Monday, 29 March 2010

Professor - Academizer [ALBUM REVIEW]

1. Professor
2. Immatriculation
3. Into the Auditorium
4. Numerus Clausus

You don't come across a record with the lyrical themes about University and studying too often, so you'd be forgiven for thinking 'Professor' are a joke band. 'Academizer' is their only release and they are virtually unknown. Forgiving, this is not, the EP is an intense barbaric assault of Death Grind done the traditional method, light speed blasting, putrid gutteral growls and grinding guitar riffing. The heaviness of this record lays waste to everything that calls itself grind these days, this is grindcore paying homage to the genre's forefathers Napalm Death, Carcass and Terrorizer, but with it's own unique twist. Where as the aforementioned bands were more into their politics and thinking of fun things to do with the human anatomy, Professor are more like three discontented students who got kicked out of university, and could think of no better option to vent their anger than through a blistering piece of grind on seven inches of black wax.

Opening track 'Professor' consists of three and a half minutes of pure sonic obliteration, the guitar playing is unbelievably fast and even sometimes breaks into an almost groove like thrash riff while the vocals sound like someone dragging a sheet of plywood over a concrete floor. 'Slayer on steroids' would be an apt term to describe them. Unlike a lot of grind, each track is distinct in many ways from its predecessor, 'Immatriculation' sounds like early german thrash only doubled in speed with an underworld demon for a frontman. There is even a strong nod to early Bathory in 'Into the Auditorium' with the ragged, loose guitar riffing and feral nature to the song. Closer 'Numerus Clausus' again keeps up with very thrashy riffing, and at forty nine seconds, clearly play a section of the infamous 'Reign in Blood' riff, which I would say is more a homage to their heroes than blatant plagiarism.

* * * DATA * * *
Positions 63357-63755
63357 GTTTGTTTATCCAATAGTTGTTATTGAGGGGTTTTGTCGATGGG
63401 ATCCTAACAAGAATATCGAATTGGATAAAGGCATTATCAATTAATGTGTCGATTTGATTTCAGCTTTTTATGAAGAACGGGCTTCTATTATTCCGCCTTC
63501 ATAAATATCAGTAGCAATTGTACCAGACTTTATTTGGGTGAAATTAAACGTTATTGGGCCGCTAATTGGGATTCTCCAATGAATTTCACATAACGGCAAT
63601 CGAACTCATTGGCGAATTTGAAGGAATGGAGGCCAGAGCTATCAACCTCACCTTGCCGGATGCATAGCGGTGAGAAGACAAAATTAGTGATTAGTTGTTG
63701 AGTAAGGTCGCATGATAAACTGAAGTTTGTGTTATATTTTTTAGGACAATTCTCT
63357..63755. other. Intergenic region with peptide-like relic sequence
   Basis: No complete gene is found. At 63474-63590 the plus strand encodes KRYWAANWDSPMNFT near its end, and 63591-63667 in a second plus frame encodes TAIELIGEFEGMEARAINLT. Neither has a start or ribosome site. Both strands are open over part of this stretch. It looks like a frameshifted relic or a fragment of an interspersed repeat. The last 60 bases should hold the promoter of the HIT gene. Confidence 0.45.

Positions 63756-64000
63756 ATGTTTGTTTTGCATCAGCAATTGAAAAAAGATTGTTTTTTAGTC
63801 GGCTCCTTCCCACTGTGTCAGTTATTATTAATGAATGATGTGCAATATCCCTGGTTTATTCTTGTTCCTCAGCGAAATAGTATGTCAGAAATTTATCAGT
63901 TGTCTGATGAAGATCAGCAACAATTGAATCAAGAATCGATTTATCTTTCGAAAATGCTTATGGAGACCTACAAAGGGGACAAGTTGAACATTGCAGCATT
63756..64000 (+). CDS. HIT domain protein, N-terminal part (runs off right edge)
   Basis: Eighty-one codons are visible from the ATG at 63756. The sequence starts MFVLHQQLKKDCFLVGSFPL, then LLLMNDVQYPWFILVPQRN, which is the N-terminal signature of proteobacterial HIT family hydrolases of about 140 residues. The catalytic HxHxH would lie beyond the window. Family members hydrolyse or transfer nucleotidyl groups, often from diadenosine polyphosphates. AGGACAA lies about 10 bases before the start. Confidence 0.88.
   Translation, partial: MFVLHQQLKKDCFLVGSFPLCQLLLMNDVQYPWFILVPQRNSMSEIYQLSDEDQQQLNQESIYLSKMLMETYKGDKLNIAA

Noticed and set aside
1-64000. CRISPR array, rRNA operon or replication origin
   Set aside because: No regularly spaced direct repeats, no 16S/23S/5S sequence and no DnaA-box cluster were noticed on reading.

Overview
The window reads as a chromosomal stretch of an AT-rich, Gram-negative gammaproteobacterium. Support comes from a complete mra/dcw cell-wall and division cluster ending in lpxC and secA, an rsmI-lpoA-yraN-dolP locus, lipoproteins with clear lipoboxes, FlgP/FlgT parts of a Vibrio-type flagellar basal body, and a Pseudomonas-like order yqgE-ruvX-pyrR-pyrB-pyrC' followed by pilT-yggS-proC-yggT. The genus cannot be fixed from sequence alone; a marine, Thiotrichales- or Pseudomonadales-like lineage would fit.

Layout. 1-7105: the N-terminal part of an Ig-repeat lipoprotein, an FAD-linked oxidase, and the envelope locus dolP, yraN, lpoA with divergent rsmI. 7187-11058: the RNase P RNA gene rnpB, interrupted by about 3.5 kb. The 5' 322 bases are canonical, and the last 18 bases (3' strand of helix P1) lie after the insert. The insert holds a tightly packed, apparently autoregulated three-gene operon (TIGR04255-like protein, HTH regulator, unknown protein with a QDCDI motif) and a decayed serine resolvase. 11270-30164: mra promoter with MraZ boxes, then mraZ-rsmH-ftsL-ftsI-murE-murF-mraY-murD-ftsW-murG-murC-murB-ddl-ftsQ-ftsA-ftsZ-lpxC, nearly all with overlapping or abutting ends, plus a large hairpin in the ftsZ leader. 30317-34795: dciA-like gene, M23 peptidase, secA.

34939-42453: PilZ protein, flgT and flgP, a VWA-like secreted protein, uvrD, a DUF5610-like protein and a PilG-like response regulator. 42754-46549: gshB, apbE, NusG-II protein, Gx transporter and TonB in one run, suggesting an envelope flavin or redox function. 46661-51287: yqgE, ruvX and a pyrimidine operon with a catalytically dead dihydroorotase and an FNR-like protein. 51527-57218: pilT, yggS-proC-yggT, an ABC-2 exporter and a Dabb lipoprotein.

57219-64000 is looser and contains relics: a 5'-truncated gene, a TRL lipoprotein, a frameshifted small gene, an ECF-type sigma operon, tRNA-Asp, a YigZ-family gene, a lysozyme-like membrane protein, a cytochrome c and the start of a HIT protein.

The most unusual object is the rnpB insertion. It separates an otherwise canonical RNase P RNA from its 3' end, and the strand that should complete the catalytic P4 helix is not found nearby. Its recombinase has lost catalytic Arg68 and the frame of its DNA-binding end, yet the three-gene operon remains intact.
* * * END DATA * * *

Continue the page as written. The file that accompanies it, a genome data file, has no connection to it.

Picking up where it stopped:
Grind isn't a genre which interests me at all, apart from the main players, I tend to find a lot of it banal and brutal purely for the sake of it, but with Professor my attention didn't wane a single moment as the music is so diverse and incorporates many different styles of metal, from thrash to Black to Death. The music is surprisingly dynamic for a grind record and this is what sets it apart from the sea of other acts, it's a shame this is all the band produced as there was a mountain of potential in this release. If you're a student who is feeling the stress of exam time, and want a musical outlet to vent your frustrations, certainly let the grinding juggernaut Professor give you a hand.



Sunday, 28 March 2010

Vostok - From Lofty Peaks [ALBUM REVIEW]

1. From Lofty Peaks
2. Badbea
3. The Last Days of Autumn
4. Leaving